In 2016, I finally found my voice. I always thought I had one, especially as a business owner and mother of two vocal toddlers, but I had been wrong.
For more than 30 years, I had been struggling with the fear of being my true self and speaking my truth. Then the repressed memories of my childhood sexual abuse unraveled before me while raising my 3-year-old daughter, and my life has not been the same since.
Believe it or not, I am happy about that.
The journey for a survivor like me to feel even slightly comfortable sharing these words, without fear of being shamed or looked down upon, is a long and often lonely one. For all of the people out there in the shadows who are survivors of childhood sexual abuse, I dedicate this to you. You might never come out to talk about it and that's okay, but I am going to do so here and I hope that in doing so, I will open people's eyes to the long-term effects of abuse. As a survivor who is now fully conscious of her abuse, I suffer from post-traumatic stress disorder (PTSD) and, quite frankly, it may never go away.
It took me some time to accept that and I refuse to let it stop me from thriving in life; therefore, I strive to manage it (as do many others with PTSD) through various strategies I've learned and continue to learn through personal and group therapy. Over the years, various things have triggered my repressed memories and emotions of my abuse--from going to birthday parties and attending preschool tours to the Kavanaugh hearing and most recently, the"Leaving Neverland" documentary (I did not watch the latter, but read commentary about it).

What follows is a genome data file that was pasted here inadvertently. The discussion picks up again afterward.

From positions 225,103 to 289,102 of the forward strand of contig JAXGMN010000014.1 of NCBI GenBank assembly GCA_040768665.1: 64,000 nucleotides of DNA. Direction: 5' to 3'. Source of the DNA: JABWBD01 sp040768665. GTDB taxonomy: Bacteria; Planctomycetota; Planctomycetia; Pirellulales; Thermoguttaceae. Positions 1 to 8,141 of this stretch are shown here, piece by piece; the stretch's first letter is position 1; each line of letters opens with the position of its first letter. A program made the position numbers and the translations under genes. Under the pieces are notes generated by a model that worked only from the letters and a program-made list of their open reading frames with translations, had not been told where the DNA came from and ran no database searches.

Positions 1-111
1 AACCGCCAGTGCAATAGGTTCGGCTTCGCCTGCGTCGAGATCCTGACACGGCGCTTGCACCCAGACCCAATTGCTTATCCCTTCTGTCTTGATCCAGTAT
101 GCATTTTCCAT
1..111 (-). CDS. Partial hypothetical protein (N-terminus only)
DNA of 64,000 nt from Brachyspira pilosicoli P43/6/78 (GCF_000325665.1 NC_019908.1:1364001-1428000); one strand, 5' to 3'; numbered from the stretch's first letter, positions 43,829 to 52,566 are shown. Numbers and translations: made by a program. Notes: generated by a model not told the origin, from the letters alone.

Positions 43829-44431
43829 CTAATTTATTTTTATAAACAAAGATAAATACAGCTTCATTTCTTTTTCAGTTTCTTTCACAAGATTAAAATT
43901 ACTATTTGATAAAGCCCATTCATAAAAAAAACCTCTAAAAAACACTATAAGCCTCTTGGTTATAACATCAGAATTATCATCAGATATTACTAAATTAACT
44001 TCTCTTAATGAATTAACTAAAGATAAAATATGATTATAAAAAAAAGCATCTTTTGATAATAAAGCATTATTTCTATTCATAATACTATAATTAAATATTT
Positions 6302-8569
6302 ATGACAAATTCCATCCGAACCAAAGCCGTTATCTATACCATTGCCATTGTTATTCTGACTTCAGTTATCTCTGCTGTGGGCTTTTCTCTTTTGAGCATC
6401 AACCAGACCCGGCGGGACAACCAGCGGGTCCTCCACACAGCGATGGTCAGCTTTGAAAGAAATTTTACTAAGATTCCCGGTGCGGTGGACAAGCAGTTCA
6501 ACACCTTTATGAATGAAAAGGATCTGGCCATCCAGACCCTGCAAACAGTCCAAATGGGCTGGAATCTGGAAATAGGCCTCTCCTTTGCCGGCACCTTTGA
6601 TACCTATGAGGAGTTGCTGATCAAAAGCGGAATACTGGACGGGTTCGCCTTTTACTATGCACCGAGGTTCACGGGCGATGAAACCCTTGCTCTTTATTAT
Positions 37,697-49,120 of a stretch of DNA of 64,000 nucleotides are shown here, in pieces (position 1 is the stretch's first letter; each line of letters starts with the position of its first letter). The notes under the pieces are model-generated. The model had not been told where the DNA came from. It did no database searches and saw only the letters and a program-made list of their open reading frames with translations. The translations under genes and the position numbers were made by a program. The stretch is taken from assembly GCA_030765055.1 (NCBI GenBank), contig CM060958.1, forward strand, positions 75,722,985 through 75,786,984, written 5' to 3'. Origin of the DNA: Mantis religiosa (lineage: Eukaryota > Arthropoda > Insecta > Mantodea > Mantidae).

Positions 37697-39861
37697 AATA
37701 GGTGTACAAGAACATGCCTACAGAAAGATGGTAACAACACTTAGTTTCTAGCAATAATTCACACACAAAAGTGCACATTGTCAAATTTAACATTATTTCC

These triggers often cause panic attacks. I was angry when I read Barbara Streisand's comments about the men who accused Michael Jackson of sexually abusing them, as detailed in the documentary. She was quoted as saying, "They both married and they both have children, so it didn't kill them." She later apologized for her comments. I was frustrated when one of the senators questioning Dr. Christine Blasey Ford (during the Kavanaugh hearing) responded snidely that Dr. Ford was still able to get her Ph.D. after her alleged assault--as if to imply she must be lying because she gained success in life.We survivors are screaming to the world, "You just don't get it!" So let me explain: It takes a great amount of resilience and fortitude to walk out into society every day knowing that at any moment an image, a sound, a color, a smell, or a child crying could ignite fear in us that brings us back to that moment of abuse, causing a chemical reaction that results in a panic attack.